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birthday of Mieczyslaw Weinberg on December 8, 2019.
Renate Eggbrecht has recorded all 3 violin Sonatas
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on Chopin Études 1
Konstantin Scherbakov (piano)
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Sergei PROKOFIEV (1891-1953)
Piano Sonata No. 3, in A minor, Op. 28 [7:39]
Piano Sonata No. 8, in B-flat major, Op. 84 [26:10]
Piano Sonata No. 9, in C major, Op. 103 [21:13]
Freddy Kempf (piano)
rec. 2018, Sendesaal, Bremen, Germany
Reviewed in stereo BIS BIS-2390SACD [56:06]
I enjoyed this SACD immensely, even if I'm not convinced by every performance on it. London-born pianist Freddy Kempf has apparently been engaged in a rather slowly unfolding cycle of the Prokofiev sonatas for BIS. The first issue came out in 2003, containing Sonatas 2, 6 and 7, along with the Toccata and an Op. 2 étude. Kempf has also recorded the Piano Concertos 2 and 3 for BIS with Andrew Litton and the Bergen PO. His first disc of Prokofiev sonatas revealed the pianist's considerable insight and technical skills, resulting in exceptional performances of the works. Here on this new disc he again displays those same talents, leading one to believe he possesses a natural sense for Prokofiev's music.
The single-movement Third Sonata is a revelation here, as for once a pianist finds a different approach to this brief but most compelling early work. Kempf's use of rubato in the leaping melody just after the opening is subtly applied, finding more depth to the music than one hears in almost every other performance of the piece. (I have a couple of dozen or so performances of each Prokofiev sonata in my library.) Kempf's phrasing of the alternate lyrical theme (Moderato) is sensitive and utterly natural—I can't think of a pianist who plays it any better. The development section is full of drama and the rest of the sonata is played with more clarity and meaningful detail emerging than in most other renditions. Overall, his tempos tend to be in the moderate range, where so many other pianists choose to rush this work. Of course, there are other excellent versions by Glemser (Naxos), Raekallio (Ondine), and Bronfman (Sony), but I believe only Gary Graffman on his 1963 Columbia recording, coupled with the Second Sonata and some Rachmaninov works, is as compelling as Kempf, but for different reasons. I'll give the edge now to Kempf, not least because the BIS sound reproduction is its usual state-of-the-art quality.
The four-movement Ninth Sonata, Prokofiev's last completed one, closes out this disc. Musicologists have pointed out the work's unusual form—some calling it a perfect form. The first three movements end by heralding a theme from the next, and the finale by recalling the first movement main theme. Thus, the sonata can be viewed as cyclical, as having no beginning or end. It is a gentle, reflective work that features many very attractive themes, lots of humour and playfulness, and yet a valedictory sense too, as if Prokofiev is signing off. Kempf understands all this, phrasing the first and third movement lyrical themes with seemingly perfect dynamics and a keen sense for their emotional demeanour. He enlivens the second movement, with his typically well-judged dynamics and fine sense for accenting. The finale also has a more animated character, Kempf fully capturing the mixture of emotions in this colourful movement, from its joy and frivolity to its gentle sadness in recalling the first movement theme. This is another excellent performance, this time with tempos slightly on the brisk side. Other pianists have delivered fine accounts of the Ninth, including Richter (various labels), Trull (Sorel Classics) and Boris Berman (Chandos). Kempf is easily among the best here.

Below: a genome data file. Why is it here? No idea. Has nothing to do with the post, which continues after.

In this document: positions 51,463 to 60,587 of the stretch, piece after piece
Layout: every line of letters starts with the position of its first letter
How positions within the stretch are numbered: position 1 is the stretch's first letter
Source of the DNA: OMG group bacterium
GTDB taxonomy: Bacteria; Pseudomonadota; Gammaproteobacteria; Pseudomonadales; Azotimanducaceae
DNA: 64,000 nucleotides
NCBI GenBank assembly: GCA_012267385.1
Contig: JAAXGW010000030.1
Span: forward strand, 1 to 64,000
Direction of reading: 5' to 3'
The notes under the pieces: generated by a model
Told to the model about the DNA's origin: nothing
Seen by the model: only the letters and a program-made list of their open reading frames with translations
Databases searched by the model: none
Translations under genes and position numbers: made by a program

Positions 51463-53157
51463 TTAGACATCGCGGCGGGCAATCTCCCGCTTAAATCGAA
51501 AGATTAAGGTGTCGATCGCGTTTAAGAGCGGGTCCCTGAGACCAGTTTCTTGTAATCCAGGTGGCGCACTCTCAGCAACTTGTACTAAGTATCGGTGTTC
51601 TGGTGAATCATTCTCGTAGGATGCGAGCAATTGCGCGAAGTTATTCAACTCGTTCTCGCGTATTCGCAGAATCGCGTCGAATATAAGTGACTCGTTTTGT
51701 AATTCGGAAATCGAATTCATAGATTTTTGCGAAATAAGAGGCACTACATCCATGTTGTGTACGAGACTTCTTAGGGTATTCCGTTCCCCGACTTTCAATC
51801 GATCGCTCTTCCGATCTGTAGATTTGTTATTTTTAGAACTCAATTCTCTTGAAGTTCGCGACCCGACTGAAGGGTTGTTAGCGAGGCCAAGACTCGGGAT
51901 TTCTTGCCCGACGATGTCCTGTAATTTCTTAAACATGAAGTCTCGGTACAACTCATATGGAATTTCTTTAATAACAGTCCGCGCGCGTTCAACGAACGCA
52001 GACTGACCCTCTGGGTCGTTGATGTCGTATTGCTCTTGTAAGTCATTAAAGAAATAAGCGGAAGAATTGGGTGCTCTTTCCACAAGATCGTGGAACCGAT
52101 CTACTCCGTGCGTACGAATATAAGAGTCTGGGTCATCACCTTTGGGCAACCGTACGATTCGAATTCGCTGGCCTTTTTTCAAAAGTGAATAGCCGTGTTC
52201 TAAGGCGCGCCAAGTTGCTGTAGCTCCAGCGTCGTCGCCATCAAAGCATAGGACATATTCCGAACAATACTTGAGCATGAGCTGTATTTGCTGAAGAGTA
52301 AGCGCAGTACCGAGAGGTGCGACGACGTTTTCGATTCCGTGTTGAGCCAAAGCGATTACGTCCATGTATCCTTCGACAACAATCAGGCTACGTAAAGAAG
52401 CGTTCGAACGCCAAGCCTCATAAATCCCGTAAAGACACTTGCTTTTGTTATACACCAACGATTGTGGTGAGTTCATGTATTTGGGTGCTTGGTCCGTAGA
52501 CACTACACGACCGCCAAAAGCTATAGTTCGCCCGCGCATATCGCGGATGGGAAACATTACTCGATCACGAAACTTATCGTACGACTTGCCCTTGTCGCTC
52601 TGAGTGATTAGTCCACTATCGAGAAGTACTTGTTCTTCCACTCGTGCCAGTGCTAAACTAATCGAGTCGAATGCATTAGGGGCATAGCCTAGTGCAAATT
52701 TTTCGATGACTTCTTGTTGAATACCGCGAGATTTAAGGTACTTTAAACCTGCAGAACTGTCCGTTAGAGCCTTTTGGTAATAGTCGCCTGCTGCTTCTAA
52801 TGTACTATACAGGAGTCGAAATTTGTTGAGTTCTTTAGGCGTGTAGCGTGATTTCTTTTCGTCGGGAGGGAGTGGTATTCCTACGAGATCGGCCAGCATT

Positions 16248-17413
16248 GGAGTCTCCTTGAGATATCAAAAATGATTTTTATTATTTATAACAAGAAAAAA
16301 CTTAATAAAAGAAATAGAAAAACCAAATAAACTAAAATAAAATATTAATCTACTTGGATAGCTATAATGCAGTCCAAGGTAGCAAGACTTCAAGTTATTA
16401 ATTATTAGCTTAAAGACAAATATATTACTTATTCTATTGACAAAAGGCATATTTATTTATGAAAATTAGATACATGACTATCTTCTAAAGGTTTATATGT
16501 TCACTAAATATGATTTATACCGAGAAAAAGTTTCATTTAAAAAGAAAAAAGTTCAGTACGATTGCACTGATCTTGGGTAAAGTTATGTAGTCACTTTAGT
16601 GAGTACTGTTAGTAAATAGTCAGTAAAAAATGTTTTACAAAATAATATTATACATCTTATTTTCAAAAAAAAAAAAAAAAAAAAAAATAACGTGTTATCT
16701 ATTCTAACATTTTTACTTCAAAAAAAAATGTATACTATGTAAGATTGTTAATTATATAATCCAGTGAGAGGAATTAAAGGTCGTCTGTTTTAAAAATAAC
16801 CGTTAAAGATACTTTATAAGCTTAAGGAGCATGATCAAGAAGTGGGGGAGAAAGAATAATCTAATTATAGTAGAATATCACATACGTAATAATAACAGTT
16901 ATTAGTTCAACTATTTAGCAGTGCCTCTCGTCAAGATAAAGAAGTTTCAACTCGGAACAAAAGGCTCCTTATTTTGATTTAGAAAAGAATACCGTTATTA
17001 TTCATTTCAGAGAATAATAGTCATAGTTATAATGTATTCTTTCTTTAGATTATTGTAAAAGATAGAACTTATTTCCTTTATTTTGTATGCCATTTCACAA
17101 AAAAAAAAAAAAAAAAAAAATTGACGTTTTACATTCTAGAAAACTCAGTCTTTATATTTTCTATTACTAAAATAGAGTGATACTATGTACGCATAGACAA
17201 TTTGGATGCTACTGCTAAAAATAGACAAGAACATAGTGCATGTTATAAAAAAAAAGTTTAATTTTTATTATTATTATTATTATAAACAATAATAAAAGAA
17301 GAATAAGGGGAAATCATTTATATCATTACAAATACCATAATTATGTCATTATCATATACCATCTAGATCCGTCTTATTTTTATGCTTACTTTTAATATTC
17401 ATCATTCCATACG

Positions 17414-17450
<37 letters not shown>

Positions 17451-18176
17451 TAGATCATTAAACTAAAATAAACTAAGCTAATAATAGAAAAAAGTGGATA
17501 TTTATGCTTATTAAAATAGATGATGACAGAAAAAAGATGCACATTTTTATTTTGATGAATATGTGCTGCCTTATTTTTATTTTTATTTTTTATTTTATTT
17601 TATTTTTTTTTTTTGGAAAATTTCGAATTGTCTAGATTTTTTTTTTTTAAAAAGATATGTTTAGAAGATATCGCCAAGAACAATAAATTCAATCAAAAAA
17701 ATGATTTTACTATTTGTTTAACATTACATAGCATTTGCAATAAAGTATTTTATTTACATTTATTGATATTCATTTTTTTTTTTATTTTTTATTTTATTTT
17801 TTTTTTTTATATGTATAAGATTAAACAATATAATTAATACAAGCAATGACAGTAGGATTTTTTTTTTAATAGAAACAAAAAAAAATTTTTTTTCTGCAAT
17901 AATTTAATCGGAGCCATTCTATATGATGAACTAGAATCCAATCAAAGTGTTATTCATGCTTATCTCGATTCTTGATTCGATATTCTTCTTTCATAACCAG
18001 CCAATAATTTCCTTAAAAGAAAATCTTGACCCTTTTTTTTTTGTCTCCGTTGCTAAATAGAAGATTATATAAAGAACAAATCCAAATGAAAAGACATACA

Perhaps Prokofiev's greatest piano sonata is the Eighth, the third of the so-called “War Sonatas.” Once again, Kempf plays brilliantly, but here he goes out on a limb that may not be so sturdy. His first movement (Andante dolce) is played considerably faster than any other pianist on the more than twenty-five or so versions that I have and the several more that I've heard. An average performance of this movement is in the fourteen to sixteen minute range, compared with Kempf's fleet 11:35. Barbara Nissman, who also plays it briskly on Newport Classic (later reissued on Pierian), is the only other pianist who is remotely close and she clocks in at 13:04! Having written all this, I must concede that the stopwatch doesn't tell the whole story. The more I listened to Kempf play this movement, the more I grew accustomed to his tempos and he makes a strong case for his approach with his usual fine instincts for phrasing and clarity. Still, I would prefer a more measured, sensitive manner here.
The brief lyrical second movement is well played, as is the finale, which is quite difficult. But Kempf meets every technical challenge here, where many other pianists wilt, especially under the barrage of those rapid-fire upper register notes in the closing moments. Anyway, while I quibble over Kempf's brisk manner in the opening movement, I must confess he makes you hear the music in a new way and some might actually favour this approach. In the end, I must say I wouldn't want to be without his performance, and if I don't place his Eighth at the top of my list, I find it intriguing still. Richter (various labels), Glemser (Naxos), Giltburg (Orchid Classics) and Smirnova (Paladino Music) come to mind as first choices here.
As suggested, the sound reproduction on this BIS SACD is excellent and Andrew Huth's album notes are informative. As for my advice, despite my reservations about the Eighth, it is still a persuasive performance in its own way, and the other two sonatas, especially the Third, are played exceptionally well, making this a most attractive issue.
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